Three years of COVID-19 and the fight against the next pandemic
As we mark the third anniversary of the COVID-19 pandemic, our Campaign Director, Melissa Matlow, reflects on progress made and the work ahead.
By Melissa Matlow, Campaign Director
Three years ago today, the world woke up to a new reality - COVID-19 had been declared a global pandemic.
At World Animal Protection, we're fighting for a future where animal, human and planetary health are all at the forefront of global conversations. By highlighting the interconnectedness of our world, we're taking steps towards preventing deadly outbreaks, like COVID-19, from devastating lives and economies. While we've faced tough times, we're inspired by the unwavering perseverance of our community to make the world a safer place for all.
To work towards preventing future pandemics, we have been collaborating with organizations, academics, and experts to highlight the interdependence of our world. Protecting human health is inseparable from safeguarding animal and planetary health. It is our responsibility to ensure that animal welfare is included in this crucial discussion.
While there is still a lot of work to be done, today is a perfect day to reflect on what has been done so far and what still needs to happen to make this world safer for all.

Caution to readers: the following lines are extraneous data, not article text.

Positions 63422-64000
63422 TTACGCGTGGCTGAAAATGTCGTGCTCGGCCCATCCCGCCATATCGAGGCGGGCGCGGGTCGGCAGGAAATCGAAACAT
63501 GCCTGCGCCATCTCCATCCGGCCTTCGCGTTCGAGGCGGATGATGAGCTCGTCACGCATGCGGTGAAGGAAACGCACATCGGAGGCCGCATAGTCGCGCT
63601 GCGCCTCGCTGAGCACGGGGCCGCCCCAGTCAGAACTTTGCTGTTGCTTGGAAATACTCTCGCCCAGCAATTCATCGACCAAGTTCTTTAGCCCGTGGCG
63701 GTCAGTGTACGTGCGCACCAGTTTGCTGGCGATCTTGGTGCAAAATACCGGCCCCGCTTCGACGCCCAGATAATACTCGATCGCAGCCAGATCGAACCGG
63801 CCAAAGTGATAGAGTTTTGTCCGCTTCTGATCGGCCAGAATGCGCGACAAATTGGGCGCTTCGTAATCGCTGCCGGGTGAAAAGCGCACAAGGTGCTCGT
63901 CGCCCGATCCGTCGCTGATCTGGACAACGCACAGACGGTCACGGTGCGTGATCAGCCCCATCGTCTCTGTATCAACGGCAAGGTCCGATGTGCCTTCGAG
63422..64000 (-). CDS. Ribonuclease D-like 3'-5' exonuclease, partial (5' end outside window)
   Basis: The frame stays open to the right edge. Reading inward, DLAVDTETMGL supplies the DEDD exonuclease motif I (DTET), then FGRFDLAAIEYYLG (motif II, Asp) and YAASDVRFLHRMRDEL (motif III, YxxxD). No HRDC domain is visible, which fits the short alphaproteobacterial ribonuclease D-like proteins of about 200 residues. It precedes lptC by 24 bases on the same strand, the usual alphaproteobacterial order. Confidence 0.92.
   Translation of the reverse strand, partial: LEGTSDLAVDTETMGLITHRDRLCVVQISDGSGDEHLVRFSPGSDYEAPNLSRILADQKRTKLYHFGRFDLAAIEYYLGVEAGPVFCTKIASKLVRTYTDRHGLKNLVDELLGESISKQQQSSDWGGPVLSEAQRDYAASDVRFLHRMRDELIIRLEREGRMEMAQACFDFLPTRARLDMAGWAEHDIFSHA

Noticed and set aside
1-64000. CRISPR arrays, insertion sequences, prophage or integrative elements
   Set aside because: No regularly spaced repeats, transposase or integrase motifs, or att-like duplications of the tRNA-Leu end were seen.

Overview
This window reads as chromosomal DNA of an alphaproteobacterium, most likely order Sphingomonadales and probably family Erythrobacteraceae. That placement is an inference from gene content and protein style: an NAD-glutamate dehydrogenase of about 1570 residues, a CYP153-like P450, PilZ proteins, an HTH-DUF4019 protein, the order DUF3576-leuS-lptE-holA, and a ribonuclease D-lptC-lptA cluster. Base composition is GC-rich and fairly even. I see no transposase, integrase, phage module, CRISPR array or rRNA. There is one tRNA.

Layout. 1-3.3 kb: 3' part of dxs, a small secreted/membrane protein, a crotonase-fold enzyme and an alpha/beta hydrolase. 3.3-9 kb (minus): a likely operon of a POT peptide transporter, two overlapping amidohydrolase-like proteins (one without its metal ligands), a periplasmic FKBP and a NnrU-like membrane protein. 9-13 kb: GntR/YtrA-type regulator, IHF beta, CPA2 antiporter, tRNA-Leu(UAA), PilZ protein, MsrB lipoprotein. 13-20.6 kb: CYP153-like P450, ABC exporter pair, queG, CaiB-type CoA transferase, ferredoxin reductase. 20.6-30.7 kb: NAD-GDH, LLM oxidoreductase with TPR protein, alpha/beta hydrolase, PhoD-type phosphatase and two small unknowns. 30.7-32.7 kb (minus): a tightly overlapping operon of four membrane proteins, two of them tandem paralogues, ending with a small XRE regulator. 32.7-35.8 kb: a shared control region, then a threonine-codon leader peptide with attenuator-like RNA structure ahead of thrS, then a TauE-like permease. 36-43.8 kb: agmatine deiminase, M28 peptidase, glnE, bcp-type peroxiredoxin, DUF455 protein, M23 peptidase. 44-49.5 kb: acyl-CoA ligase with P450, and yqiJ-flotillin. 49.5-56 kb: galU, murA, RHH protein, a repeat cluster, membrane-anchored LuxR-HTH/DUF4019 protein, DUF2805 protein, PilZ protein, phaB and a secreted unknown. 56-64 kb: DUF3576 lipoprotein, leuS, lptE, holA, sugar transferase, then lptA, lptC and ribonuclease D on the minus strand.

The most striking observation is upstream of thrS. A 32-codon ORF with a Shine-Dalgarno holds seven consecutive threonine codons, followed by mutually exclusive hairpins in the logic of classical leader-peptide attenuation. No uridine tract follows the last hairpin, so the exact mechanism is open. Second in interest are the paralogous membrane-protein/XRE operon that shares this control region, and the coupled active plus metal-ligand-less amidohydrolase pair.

Movement on the international stage
The global response to COVID-19 has sparked important conversations around the world about the need to address the root causes of pandemics. Some notable developments include:
In December 2022, the Global Biodiversity framework was adopted at the United Nations Biodiversity Conference (COP15) in Montreal. All 196 countries agreed that trade in wildlife must be sustainable, legal and safe. The reference to “safe” is a direct result of the pandemic and recognizes the interconnectedness between animal health and human health. Also, One Health language has been adopted in the Post-2020 Global Framework, linking to the interconnectedness of environmental, animal and human health and wellbeing.
In November 2022, the Convention on International Trade in Endangered Species of Wild Fauna and Flora (CITES) adopted a draft decision to reduce the risk of zoonotic disease transmission from traded wildlife, proposing measures such as increased monitoring and reporting of disease outbreaks and stricter health checks. CITES rarely acknowledges the broader implications of the wildlife trade beyond its impact on wild populations This is a positive step and one of the few times CITES has acknowledged that the trade in wildlife can have other significant implications beyond pressures on wild populations.
In March 2022, the United Nations Environment Assembly adopted the Sustainable Development Nexus resolution, asking the United Nations Environment Programme (UNEP) to study the link between animal welfare, the environment and sustainable development.
In December 2021, 194 countries, including Canada, agreed to develop a new agreement under the World Health Organization (WHO) aimed at preventing, preparing for, and responding to pandemics. This agreement referred to as the “Pandemic Instrument” reflects a global commitment to improve international cooperation and coordination in pandemic prevention and response, and marks a significant step towards more effective global health governance.